A number of chemotherapy drugs were tried on mesothelioma from the 1970s through the 1990s, such as doxorubicin and cisplatin, with response rates between 20 percent and 40 percent. In 2003, the phase III trial of cisplatin and pemetrexed for mesothelioma reported the best response rate to date of 41.3 percent. After that study, cisplatin and pemetrexed became the most used chemotherapy drugs for mesothelioma.
Doctors began experimenting with radiation therapy for mesothelioma in the 1950s using radioactive gold, nitrogen mustard and X-rays. For decades it was believed that radiation therapy was too difficult to deliver to the pleura without harming other vital organs like the heart. A 2001 phase II clinical trial changed that perspective when it reported a low 13 percent local recurrence rate when radiation therapy was applied after EPP surgery. Advanced techniques are used today to reduce radiation exposure to vital organs, such as Intensity Modulate Radiation Therapy (IMRT).
Combining more than one therapy to increase effectiveness, known as multimodal therapy, has been used on mesothelioma since the cancer was first discovered. Numerous clinical trials have sought to find the ideal combination of therapies, but it appears different combinations may be ideal for different patients.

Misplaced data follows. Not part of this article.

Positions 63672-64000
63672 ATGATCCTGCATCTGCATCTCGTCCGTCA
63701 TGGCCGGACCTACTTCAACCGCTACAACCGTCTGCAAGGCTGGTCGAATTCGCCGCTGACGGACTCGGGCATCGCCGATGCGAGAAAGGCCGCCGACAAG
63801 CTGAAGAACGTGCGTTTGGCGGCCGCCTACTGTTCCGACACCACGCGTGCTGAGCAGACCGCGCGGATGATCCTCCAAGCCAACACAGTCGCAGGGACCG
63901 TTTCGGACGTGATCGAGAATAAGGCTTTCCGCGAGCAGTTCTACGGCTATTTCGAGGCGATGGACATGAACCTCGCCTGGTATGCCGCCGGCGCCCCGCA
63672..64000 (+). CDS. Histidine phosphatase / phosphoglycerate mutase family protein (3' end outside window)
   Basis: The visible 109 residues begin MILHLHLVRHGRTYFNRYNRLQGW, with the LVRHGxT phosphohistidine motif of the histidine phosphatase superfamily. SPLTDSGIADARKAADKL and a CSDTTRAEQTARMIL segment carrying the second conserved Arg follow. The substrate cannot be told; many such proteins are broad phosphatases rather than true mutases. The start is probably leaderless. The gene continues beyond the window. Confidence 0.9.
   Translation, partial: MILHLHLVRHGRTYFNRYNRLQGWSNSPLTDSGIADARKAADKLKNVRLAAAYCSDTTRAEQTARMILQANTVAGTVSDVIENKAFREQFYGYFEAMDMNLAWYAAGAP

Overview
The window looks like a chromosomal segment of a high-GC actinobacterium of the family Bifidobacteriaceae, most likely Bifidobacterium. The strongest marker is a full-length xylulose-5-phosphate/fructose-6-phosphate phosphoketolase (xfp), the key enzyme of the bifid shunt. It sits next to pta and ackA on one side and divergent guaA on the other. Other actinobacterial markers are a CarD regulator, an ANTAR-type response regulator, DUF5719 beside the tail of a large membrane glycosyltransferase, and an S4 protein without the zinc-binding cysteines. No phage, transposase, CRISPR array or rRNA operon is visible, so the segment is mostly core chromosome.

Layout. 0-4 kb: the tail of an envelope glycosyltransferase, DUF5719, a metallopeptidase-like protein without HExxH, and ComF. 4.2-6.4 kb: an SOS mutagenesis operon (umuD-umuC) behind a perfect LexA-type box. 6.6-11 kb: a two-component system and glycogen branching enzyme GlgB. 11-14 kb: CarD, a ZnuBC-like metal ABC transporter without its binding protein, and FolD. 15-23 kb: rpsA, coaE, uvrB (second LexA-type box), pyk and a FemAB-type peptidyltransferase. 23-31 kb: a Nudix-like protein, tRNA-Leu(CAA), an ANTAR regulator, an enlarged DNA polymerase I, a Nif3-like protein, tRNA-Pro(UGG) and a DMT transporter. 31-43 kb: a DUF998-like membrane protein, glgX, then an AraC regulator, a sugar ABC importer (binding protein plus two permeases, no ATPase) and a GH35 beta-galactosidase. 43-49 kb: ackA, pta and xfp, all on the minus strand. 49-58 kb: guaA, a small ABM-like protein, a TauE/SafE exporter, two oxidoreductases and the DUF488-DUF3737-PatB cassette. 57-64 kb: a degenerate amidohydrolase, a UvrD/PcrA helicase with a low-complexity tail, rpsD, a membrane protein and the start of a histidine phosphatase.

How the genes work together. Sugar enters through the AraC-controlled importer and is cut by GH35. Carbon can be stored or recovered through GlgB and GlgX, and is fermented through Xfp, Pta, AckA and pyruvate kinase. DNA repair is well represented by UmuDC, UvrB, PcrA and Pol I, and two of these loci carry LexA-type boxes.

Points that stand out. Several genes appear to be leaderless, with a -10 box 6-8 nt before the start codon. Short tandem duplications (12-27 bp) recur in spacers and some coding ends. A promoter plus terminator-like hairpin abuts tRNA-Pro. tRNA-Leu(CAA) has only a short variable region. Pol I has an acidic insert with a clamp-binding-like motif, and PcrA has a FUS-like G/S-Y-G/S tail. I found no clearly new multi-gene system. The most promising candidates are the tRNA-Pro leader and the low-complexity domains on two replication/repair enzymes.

The first and only standalone research facility developed to focus on mesothelioma opened in Australia in 2009. The Asbestos Diseases Research Institute conducts research primarily on mesothelioma treatment, including looking for new ways to treat the cancer. The center also studies the diagnosis of mesothelioma and the psychological impact the cancer has on patients and families.
Currently, there is no standalone research facility in the U.S. that solely researches mesothelioma. Certain cancer centers in the U.S. feature programs that focus on the treatment of mesothelioma and participate in clinical trials, such as the International Mesothelioma Program at Brigham and Women’s Hospital in Boston.